President Trump either needs to sleep in, or throw his Twitter account out one of the gilded windows in his Florida estate. If he doesn’t it’s America that will be tossing and turning.
The president unleashed a flurry of tweets early Saturday morning, and as long as he was criticizing Arnold Schwarzenegger’s performance on “The Celebrity Apprentice” (the actor got fired from his former show, Trump said) it appeared Trump was again mired in unpresidential silliness. Surely even Trump supporters — and probably some staffers — wonder how the leader of the free world is able to give even a split-second to a show-business quibble. (Except, of course, that Trump, who was proud of his ratings on the show, sees Schwarzenegger’s less-than-stellar performance as a boost to Trump’s own ego.)
A president, after all, has a multitude of better things, and certainly more important things, to do — steering foreign policy, formulating trade deals, seeing that the economy stays steady, protecting civil rights, upholding the Constitution. And in Trump’s case, there’s the matter of allegations of Russian interference in the presidential election of 2016. The intelligence community believes the Russians hacked Democratic campaign emails to give Trump the edge. The then-candidate didn’t help himself when he appeared, at one point, to be hoping the Russians were hacking Hillary Clinton’s emails.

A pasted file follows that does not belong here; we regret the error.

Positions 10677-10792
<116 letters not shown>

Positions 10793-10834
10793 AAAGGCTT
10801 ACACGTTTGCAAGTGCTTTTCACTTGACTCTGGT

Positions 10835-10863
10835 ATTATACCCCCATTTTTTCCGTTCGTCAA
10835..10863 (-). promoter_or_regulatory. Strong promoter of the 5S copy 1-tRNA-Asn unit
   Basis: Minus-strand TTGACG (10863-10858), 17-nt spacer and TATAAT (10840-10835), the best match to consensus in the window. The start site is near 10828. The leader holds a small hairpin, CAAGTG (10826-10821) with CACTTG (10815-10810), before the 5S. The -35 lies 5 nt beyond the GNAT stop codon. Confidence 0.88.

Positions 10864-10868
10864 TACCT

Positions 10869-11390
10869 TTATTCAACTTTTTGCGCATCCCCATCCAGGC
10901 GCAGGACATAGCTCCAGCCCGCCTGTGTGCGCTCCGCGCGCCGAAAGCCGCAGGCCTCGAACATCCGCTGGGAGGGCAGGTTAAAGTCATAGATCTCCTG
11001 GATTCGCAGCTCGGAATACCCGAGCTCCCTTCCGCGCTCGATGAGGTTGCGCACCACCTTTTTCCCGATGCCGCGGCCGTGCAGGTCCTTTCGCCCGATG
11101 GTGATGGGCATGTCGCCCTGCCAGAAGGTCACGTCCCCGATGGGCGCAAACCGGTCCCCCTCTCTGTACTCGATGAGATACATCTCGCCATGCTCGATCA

But on Saturday, the president found even a new extreme for his tweeting. He accused President Obama of wiretapping his phones. And he did so without any evidence. He just made the accusation and even compared it to Watergate.
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Even for Trump, this was a breathtaking step. And some Democrats wondered if he was trying to deflect attention from a serious crisis in his administration: heated interest in the nature of contacts his attorney general, Jeff Sessions, had with the Russian ambassador during the 2016 campaign in which Sessions, then a U.S. senator, was a Trump adviser.
Trump’s harmful tweet storm about Obama isn’t going to help Sessions, but Trump is perhaps naive enough about Washington and politics to think that it will.
Instead, accusing a president of illegal wiretapping is harmful to Trump and to the country. First, he had no evidence of it, other than alleged inferences from right-wing radio broadcasts and the Breitbart News Network, from which his senior adviser Steve Bannon came to the White House. Trump just threw the accusation to the wind, another instance of monumental recklessness that is going to make it difficult for even his allies on Capitol Hill to take him seriously.